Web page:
Broken Brains or Flawed Studies? An update on Leo and Cohen's Critical Review of ADHD Neuroimaging

Charles Marley, Anna O’Leary, Vasiliki-Aliki Nikopoulou

Research output: Contribution to journalArticlepeer-review


This systematic review sought to examine neuroimaging results on Attention Deficit Hyperactivity Disorder (ADHD) published between 2003 and 2015, paying special attention to the major confound of prior medication use first brought to attention by Leo and Cohen (2003) and subsequently acknowledged in the ADHD literature. Neuroimaging studies comparing children and adolescents with ADHD were identified through searches in Web of Science (BIOSIS, Web of Science Core Collection, MEDLINE), PsychINFO, and EMBASE. All studies focusing on neuroimaging and ADHD were selected for consideration (n=62). Forty studies (64.5%) still included pre-medicated samples despite the confound and eight studies (13%) did not provide information to determine this, leaving only 14 studies with medication-free participants to be analysed. The findings on reported differences in physical systems and in electrical activation between ADHD participants and controls were inconsistent and, in part, short on methodological rigour. Despite technological advances, the current state of research suggests that the understanding of neurobiological underpinnings of ADHD and the significance of that research for individuals diagnosed with ADHD has not advanced since the Leo and Cohen review.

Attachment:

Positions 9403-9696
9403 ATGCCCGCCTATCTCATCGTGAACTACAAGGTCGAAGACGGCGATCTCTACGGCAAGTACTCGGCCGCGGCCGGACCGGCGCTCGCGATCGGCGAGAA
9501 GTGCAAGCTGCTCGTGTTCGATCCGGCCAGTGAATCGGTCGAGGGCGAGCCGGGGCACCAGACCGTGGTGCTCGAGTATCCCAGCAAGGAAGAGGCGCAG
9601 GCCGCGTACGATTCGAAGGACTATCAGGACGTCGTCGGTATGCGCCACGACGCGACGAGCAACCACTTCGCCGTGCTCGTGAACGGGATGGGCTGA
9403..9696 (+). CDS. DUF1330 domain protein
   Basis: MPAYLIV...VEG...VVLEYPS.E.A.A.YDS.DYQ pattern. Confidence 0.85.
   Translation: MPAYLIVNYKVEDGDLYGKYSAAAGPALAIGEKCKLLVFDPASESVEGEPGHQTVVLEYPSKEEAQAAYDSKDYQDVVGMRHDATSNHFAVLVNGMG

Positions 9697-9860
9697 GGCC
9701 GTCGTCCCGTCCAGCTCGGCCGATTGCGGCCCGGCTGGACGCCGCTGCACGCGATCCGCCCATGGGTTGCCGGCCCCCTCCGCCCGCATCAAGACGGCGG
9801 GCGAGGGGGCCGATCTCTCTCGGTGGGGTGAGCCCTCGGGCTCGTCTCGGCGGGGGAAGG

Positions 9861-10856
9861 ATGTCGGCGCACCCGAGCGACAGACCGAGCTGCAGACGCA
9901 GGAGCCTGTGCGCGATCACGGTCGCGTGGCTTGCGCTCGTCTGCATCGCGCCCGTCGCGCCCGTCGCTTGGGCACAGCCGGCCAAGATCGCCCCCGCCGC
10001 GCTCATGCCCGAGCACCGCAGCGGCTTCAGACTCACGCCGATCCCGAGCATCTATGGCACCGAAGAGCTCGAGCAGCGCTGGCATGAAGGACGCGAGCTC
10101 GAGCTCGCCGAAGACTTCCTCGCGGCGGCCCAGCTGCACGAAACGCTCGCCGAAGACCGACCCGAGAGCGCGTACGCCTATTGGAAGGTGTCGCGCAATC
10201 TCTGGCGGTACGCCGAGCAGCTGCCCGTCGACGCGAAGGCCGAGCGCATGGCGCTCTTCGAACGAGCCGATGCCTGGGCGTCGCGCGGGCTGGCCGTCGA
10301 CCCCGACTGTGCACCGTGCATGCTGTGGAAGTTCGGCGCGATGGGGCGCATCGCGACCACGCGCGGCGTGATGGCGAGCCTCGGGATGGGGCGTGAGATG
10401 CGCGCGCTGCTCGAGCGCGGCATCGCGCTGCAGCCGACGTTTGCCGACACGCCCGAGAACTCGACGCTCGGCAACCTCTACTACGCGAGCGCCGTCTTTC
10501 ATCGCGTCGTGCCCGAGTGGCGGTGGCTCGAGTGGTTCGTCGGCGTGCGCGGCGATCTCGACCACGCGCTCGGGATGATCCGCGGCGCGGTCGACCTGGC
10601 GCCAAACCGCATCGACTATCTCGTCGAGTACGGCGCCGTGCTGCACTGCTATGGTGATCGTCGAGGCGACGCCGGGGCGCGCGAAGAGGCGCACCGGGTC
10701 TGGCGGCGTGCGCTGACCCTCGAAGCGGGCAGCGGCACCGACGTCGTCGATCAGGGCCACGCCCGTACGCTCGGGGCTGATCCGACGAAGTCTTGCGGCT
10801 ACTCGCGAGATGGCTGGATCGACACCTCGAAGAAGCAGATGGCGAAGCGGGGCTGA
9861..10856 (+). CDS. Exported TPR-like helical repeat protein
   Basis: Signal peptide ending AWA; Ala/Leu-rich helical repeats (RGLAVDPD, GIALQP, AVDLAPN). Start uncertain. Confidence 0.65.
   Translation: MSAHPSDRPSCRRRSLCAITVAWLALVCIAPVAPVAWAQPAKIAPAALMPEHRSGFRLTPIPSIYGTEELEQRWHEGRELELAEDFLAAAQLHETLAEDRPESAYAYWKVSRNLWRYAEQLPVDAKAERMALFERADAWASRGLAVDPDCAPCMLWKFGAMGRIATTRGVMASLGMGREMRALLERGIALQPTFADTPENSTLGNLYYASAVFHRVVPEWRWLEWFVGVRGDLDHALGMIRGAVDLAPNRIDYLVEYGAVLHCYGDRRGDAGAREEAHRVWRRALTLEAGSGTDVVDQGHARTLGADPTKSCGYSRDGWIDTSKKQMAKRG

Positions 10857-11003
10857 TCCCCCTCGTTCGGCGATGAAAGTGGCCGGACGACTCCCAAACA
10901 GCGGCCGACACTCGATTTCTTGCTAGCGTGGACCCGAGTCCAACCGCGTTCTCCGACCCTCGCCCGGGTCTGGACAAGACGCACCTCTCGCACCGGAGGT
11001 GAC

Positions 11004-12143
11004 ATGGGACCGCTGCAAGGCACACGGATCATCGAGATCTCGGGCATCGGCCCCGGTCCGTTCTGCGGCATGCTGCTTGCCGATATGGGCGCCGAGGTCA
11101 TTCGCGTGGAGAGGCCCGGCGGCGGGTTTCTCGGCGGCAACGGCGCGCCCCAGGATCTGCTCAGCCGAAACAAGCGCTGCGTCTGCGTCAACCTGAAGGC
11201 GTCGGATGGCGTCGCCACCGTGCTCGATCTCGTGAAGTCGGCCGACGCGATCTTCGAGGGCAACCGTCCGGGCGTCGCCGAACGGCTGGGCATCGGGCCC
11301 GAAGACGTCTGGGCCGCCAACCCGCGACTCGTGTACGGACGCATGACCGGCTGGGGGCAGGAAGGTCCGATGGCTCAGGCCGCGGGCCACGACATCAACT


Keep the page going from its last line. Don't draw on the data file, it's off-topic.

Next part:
Original languageEnglish
Pages (from-to)205-228
JournalJournal of Mind and Behavior
Issue number3
Publication statusPublished - 28 Aug 2018


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